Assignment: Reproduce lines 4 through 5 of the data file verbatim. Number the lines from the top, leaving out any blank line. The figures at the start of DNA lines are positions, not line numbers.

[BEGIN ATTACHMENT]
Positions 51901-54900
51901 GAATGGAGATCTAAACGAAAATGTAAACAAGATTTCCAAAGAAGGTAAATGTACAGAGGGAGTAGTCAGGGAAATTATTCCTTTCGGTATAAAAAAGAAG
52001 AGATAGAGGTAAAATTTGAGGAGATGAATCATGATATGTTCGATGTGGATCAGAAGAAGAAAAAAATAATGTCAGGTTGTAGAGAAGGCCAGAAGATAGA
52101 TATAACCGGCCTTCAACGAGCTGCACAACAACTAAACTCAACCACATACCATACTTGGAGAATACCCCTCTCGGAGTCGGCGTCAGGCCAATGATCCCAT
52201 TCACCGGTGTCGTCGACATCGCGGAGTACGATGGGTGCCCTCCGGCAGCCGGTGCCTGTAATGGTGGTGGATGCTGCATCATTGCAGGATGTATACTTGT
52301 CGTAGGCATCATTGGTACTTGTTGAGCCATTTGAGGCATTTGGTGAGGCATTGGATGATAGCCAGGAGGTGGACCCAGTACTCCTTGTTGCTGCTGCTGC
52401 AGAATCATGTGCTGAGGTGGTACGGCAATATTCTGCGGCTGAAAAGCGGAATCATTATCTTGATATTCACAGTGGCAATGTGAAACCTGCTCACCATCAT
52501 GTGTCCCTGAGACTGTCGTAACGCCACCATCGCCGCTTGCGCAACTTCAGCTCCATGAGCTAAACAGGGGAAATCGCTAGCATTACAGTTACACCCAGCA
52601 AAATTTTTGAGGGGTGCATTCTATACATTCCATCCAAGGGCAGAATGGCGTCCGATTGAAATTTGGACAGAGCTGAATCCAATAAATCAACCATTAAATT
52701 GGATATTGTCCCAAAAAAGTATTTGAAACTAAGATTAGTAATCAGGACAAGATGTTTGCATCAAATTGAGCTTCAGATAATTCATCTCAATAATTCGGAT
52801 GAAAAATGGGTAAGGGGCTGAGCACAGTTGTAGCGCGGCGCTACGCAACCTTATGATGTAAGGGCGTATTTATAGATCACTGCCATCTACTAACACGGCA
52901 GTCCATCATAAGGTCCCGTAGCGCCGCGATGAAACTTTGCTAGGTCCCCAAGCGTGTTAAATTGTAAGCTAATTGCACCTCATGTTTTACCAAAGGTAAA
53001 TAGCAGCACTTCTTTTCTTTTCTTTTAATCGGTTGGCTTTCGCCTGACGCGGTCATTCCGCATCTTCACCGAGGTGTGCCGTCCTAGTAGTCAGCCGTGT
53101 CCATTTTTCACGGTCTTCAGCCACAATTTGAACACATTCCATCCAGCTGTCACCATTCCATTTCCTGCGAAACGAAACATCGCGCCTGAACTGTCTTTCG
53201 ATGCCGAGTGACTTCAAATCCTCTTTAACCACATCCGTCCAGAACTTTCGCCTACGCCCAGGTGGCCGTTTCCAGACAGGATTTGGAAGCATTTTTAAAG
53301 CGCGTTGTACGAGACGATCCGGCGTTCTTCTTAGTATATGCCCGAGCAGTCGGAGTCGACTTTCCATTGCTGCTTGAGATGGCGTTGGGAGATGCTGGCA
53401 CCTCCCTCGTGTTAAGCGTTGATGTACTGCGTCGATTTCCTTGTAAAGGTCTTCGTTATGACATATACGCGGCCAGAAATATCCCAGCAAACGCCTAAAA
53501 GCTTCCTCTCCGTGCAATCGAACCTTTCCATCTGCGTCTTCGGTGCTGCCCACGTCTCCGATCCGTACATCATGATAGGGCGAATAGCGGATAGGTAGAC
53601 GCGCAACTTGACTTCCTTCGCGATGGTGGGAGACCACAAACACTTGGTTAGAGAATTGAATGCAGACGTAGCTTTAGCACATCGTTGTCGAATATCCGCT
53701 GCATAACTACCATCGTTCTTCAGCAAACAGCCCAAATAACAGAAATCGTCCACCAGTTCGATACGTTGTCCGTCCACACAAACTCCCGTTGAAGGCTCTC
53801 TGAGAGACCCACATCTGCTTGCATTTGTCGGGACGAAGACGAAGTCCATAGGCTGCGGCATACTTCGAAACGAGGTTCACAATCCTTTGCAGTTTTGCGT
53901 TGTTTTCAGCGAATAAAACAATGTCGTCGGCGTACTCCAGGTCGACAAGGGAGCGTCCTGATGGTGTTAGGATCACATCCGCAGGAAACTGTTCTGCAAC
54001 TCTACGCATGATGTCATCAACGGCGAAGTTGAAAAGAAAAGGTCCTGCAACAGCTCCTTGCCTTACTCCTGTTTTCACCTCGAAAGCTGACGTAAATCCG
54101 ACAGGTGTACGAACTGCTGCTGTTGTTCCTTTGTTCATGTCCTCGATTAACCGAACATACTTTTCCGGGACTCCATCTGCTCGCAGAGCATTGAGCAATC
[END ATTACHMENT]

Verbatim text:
52101 TATAACCGGCCTTCAACGAGCTGCACAACAACTAAACTCAACCACATACCATACTTGGAGAATACCCCTCTCGGAGTCGGCGTCAGGCCAATGATCCCAT
52201 TCACCGGTGTCGTCGACATCGCGGAGTACGATGGGTGCCCTCCGGCAGCCGGTGCCTGTAATGGTGGTGGATGCTGCATCATTGCAGGATGTATACTTGT